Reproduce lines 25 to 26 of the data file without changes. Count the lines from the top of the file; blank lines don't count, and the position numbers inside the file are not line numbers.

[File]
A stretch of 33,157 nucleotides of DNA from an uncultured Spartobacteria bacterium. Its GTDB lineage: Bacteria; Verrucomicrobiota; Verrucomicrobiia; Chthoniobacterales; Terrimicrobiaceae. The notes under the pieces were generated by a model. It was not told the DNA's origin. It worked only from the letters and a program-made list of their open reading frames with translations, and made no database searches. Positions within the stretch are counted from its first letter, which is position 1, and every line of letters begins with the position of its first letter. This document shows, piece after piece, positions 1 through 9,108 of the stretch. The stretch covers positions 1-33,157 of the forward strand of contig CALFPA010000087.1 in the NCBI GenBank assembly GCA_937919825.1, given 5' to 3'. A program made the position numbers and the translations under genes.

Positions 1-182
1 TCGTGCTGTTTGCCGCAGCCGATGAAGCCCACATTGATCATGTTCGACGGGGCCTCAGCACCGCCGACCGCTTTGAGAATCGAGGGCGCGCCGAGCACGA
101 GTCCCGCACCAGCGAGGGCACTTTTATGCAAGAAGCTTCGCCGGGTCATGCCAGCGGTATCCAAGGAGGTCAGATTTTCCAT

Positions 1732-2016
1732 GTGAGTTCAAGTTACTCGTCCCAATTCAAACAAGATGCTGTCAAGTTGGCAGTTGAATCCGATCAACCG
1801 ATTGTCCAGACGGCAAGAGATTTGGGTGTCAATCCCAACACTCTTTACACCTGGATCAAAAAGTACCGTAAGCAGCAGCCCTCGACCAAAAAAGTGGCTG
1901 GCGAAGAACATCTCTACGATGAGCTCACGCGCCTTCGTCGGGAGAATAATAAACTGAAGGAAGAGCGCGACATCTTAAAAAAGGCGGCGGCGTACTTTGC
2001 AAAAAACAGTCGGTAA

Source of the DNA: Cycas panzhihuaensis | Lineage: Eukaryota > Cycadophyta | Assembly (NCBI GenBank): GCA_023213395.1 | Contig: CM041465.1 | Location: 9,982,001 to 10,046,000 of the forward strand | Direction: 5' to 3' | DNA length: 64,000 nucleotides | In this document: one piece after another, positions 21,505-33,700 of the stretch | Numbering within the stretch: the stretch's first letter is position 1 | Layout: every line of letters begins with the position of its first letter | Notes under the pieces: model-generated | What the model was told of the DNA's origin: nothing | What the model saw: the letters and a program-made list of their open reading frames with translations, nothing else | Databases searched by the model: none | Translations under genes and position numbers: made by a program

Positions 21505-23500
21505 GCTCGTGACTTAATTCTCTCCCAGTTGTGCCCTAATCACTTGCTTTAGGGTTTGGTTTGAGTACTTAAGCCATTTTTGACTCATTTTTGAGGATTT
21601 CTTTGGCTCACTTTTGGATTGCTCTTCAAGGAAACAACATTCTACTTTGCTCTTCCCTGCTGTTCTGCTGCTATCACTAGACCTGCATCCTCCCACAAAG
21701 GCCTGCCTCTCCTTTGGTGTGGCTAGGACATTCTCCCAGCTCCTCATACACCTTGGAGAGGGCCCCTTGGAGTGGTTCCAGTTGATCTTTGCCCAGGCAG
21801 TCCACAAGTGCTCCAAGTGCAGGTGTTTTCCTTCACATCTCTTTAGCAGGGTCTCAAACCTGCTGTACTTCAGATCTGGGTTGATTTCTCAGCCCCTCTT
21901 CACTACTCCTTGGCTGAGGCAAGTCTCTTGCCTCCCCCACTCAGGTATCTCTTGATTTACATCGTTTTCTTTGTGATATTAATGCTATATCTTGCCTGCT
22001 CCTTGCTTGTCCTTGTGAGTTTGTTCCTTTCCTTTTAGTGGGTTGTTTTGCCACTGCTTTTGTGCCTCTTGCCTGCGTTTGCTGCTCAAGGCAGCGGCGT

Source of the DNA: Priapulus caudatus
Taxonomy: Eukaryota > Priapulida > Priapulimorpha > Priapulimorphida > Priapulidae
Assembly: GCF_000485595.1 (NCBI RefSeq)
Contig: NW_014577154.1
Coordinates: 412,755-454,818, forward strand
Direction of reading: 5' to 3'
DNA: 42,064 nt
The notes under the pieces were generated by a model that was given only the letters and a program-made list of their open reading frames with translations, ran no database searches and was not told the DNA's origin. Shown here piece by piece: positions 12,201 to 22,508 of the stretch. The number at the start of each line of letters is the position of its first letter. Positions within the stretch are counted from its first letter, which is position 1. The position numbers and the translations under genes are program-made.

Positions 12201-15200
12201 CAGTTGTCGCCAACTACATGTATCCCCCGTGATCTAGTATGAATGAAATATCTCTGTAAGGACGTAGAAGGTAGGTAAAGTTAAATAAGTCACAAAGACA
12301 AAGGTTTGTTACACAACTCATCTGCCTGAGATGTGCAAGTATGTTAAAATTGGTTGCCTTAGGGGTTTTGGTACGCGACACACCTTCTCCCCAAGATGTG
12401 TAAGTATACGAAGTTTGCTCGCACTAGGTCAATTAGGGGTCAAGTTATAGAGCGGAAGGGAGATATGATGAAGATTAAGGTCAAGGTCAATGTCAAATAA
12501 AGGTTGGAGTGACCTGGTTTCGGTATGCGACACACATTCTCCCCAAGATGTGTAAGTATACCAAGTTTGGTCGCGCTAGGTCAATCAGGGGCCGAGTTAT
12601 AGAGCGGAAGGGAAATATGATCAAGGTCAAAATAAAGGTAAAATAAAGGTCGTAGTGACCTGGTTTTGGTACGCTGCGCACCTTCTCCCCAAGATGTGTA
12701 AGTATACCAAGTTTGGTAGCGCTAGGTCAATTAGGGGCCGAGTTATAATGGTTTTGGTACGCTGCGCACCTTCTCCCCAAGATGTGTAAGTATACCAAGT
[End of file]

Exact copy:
The notes under the pieces were generated by a model that was given only the letters and a program-made list of their open reading frames with translations, ran no database searches and was not told the DNA's origin. Shown here piece by piece: positions 12,201 to 22,508 of the stretch. The number at the start of each line of letters is the position of its first letter. Positions within the stretch are counted from its first letter, which is position 1. The position numbers and the translations under genes are program-made.

Positions 12201-15200